Cherries in syrup: all the mistakes not to be made for a top result

Cherries in syrup are an excellent way to have them available all year round: here are the mistakes not to make for a top result.

Among the seasonal fruits of this period the cherries are certainly among the most popular. Sweet, juicy and tastycherries as well as being excellent to be enjoyed fresh, are also perfect for preparing delicious desserts such as muffins, cakes, clafoutis, jams and much more.

cherries in syrup errors

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Too bad they only last for a short time, in fact cherry season runs from late May to late July. In this period they can generally be found in large quantities but if you want to taste them at other times of the year you need to find alternative methods to preserve them.

For example by making the cherries in syrup we can also use them during the winter to prepare our desserts or taste them as they are. But what are the mistakes not to be made with this type of preserves? Let’s find out below.

Here are the mistakes not to make with cherries in syrup

When making preserves, the first thing to do is always think about the first sterilization of jars, a fundamental step that we must put into practice to avoid Health problems.

cherries in syrup errors

Source: Canva

Having said that, making cherries in syrup is not that difficult as long as you don’t make some trivial mistakes. From the choice of the right fruits, passing through the cooking of the syrup, up to knowing how to pit them properly. In short, small important steps that determine the final result of our product.

So let’s find out all the mistakes not to be committed with cherries in syrup.

1) Use poor quality cherries. If we try our hand at the preparation of this preserve we will have to choose the right cherries. In the meantime, they must not be too green or too ripe. The classic middle ground is perfect. And then we will have to use the “corns”, a quality more suitable for conservation. Of course, the more the fresh cherries are good, the more our preserves will be superlative, so we give importance to the choice of raw material for a quality product. If we are lucky enough to have cherry trees, we can also use our zero kilometer ones. Otherwise the qualities on which you can focus are the Vignola cherry or those of Etna.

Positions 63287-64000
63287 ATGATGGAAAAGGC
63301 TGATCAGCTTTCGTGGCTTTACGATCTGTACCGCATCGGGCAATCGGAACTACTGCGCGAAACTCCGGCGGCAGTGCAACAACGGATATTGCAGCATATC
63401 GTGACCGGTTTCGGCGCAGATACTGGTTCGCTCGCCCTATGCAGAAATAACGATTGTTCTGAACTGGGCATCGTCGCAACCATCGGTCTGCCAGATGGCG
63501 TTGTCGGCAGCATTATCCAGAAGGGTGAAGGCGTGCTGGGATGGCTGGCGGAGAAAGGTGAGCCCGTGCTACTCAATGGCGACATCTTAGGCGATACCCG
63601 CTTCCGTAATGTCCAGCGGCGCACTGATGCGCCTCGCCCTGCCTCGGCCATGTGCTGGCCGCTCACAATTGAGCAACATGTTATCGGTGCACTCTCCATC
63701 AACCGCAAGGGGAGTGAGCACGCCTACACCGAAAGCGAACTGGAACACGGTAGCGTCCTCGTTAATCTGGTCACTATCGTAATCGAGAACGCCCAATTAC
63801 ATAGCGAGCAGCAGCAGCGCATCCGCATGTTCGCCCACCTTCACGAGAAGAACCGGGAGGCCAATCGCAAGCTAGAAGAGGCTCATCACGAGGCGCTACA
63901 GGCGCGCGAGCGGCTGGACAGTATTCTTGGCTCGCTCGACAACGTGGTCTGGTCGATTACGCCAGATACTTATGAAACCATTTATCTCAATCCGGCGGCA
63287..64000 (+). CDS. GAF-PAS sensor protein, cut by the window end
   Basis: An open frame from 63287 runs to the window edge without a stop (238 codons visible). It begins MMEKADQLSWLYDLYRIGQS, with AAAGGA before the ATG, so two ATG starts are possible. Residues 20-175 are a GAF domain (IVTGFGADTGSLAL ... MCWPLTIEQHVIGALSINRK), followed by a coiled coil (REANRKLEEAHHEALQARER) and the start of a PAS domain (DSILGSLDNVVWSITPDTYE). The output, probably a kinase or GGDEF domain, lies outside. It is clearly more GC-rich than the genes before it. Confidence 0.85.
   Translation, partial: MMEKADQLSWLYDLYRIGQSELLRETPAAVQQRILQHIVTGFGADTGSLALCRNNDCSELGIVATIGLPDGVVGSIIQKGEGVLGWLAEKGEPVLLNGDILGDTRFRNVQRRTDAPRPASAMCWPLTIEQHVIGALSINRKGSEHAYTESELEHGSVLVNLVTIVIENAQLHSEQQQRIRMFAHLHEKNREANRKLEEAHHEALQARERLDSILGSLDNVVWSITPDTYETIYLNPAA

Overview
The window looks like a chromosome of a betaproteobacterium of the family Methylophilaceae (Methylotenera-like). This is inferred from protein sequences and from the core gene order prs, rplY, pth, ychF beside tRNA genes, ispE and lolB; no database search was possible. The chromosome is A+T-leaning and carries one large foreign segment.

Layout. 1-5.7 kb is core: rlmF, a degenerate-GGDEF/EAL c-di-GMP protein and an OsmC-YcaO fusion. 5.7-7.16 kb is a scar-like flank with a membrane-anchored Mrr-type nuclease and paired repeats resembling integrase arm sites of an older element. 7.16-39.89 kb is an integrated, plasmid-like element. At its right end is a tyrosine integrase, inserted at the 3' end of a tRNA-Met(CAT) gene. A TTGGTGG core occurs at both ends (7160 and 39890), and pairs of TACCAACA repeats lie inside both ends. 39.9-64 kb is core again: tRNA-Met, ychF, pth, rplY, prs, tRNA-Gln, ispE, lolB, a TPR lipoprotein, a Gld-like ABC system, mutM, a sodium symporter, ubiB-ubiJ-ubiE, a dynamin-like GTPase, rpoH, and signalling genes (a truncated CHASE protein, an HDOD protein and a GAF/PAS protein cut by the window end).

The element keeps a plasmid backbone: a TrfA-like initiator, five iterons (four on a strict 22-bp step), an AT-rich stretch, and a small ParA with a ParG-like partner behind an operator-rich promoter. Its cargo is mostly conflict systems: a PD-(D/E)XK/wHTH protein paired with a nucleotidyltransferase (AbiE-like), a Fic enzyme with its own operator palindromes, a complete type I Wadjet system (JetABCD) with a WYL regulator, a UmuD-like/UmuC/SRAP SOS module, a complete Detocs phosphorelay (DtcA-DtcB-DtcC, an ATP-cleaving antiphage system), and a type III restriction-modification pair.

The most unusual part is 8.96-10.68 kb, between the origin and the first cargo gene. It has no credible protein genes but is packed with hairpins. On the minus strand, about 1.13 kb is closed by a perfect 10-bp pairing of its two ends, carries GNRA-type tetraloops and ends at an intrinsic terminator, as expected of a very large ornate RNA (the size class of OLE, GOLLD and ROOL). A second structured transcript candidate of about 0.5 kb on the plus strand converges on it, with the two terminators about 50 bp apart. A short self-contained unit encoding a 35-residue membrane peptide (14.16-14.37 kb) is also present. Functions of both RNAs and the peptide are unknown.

2) Wanting to remove the core by force. Many insist on wanting to pit the cherries in syrup one by one, a pity that it is often better to leave them whole because they manage to keep themselves better. In fact, in this way they do not disperse the color and flavor in the syrup.

3) Badly pitted. Removing the stone from cherries is a rather long and tedious operation, as it has to be done on every single cherry. Having the tool to ston them can be useful, but you also need a certain practicality in order not to ruin our fruits, transforming the kitchen into a horror film. To avoid the use of knives, in this way we will only ruin the pulp of the cherries, making our preserves less palatable. Better then to use an easy trick to pit the cherries quickly. Or remove the core with this equally valid method.

4) Wrong the syrup. Many make the mistake of adding too much sugar or, on the contrary, of adding too little. The doses must be proportionate to each other. Each kilo of cherries must be considered 500 ml of water and 100 grams of sugar. If we increase the cherries we will also have to increase the syrup doses. The water and sugar will have to cook and to do so just put the pot with the water on the fire then add the sugar and bring them to a boil, stirring until the sugar has dissolved. However, it is important not to overcook the syrup otherwise you risk forming caramel.

5) Fill the jars at random. The last step is knowing how to put cherries inside the jars. How? By fitting the cherries in the right way, placing them one by one without leaving too many gaps so as not to waste space and at the same time to immerse them all in the syrup. On the contrary, the jars should not be filled too much, otherwise we risk crushing the cherries, dispersing the juice and with the result of not letting the syrup penetrate between one and the other.